THE NOTE: 'Say Anything'

We are pleased to deliver a few pieces of good news to the Republican presidential candidates, as they get ready to debate Thursday night in Boca Raton, Fla.:

1. The debate is free. (Florida loves a good bargain -- your grandparents would be proud --- and who couldn't use some help these days?)

2. Only one of you has to be really close to Mitt Romney. (That would be John McCain -- and don't worry, Mitt's wallet looks less scary up close.)


3. Rudy Giuliani and Mike Huckabee -- your aides may very well be able to draw paychecks again soon (*though not, in all likelihood, from the campaign). McCain aides may also get paid full salaries again in the near future -- but for different reasons (and yes, he's embracing Democrats' worst nightmare label).

4. There will be exactly zero Clintons on stage, though they will be as available as ever as verbal targets. (But former President Bill Clinton's new favorite target -- the news media -- will be out in full force.)

What exactly is it that has Bill Clinton so upset?

Is he angry that his strategy -- directing scrutiny at Sen. Barack Obama's record -- is working?

Perturbed that his wife's campaign can't be the underdog Feb. 5, having too systematically kept Obama on the defensive?

Just slightly worried that national polls show Obama closing the gap?

Of the various presidential purple episodes that have marked this campaign, surely this is the strangest: President Clinton sharply reprimanded CNN's Jessica Yellin (just asking for a response to an allegation): "You wanna make this about words and name calling. I hate it," he said, per ABC's Sarah Amos. "They're feeding you this because they know this is what you want. This is what you live for. . . . One more story. Shame on you. Shame on you!" ("They" are having a rough day.)

First the facts: The president said: "Not one single solitary citizen asked about any of this, and they never do." Actually -- that depends on the meaning of "not one single solitary." ABC's Kate Snow, Sunlen Miller, and Sarah Amos report: "Clinton was asked late today in rural Kingstree, S.C., about Sen. Barack Obama and how race is factoring into this campaign."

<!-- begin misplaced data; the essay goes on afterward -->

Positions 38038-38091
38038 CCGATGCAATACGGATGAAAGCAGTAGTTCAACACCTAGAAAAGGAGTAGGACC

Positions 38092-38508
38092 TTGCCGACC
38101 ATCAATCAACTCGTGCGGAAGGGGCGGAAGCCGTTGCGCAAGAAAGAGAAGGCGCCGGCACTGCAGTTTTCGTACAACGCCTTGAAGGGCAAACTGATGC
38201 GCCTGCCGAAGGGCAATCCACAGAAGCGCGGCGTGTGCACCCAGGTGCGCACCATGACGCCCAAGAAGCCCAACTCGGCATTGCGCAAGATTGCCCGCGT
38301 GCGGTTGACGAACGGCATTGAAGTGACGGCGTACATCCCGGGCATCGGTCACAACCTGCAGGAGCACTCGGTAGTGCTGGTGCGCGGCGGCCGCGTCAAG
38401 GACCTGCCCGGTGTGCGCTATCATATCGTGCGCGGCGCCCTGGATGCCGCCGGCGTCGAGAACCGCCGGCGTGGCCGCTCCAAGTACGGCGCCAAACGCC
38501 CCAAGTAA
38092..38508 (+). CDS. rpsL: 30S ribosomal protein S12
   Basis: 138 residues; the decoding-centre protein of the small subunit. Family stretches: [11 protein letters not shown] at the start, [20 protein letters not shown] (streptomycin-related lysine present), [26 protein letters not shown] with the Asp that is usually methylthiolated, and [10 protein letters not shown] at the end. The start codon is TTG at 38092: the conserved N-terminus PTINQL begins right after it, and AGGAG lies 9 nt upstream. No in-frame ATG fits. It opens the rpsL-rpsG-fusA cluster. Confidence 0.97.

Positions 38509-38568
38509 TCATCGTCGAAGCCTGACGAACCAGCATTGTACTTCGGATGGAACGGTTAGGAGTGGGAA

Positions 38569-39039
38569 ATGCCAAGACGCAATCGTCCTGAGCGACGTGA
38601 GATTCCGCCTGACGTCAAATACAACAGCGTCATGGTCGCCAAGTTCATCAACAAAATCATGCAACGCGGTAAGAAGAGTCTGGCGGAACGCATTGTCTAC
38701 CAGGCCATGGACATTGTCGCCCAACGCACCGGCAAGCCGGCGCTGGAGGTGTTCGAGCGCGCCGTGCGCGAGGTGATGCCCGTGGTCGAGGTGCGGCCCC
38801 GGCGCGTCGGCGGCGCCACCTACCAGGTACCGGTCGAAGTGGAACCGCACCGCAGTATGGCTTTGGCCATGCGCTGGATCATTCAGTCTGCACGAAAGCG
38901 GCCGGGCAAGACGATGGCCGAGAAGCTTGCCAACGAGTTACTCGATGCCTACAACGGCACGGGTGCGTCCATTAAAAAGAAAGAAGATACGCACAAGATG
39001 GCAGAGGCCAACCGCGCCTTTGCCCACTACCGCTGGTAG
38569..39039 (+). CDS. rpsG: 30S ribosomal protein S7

Remind us of why it is part of the discussion? Why Ted Kennedy/Rahm Emanuel/Jim Clyburn/Tom Daschle/Patrick Leahy are worried about the campaign's turn to the gutter?

"Bill Clinton says race shouldn't be an issue in the Democratic presidential campaign. Well, then perhaps he should stop talking about it," AP's Ron Fournier writes. "It would likely work to Hillary Clinton's advantage to have the electorate polarized by race, given that most Feb. 5 voters will be white and Hispanic; she won the Hispanic vote overwhelmingly in last week's Nevada caucus. . . . 'Shame on you!' he told a reporter. Shame on anybody who plays the race card."

Maybe these outbursts are coincidences (though three feels like a pattern). Maybe (OK, probably) the media is making too much of all of this (though Bill Clinton of all people should know that conflict = story).

Whatever the motivations, Bill Clinton is ensuring that the Obama campaign has its hands full this week, even as Obama, D-Ill., heads toward a likely victory in South Carolina. Sen. Hillary Rodham Clinton, D-N.Y., doesn't even have to be in the state (and she isn't though she returns -- briefly -- on Thursday, for a speech on the economy) to stay in the conversation, as she builds toward Feb. 5.

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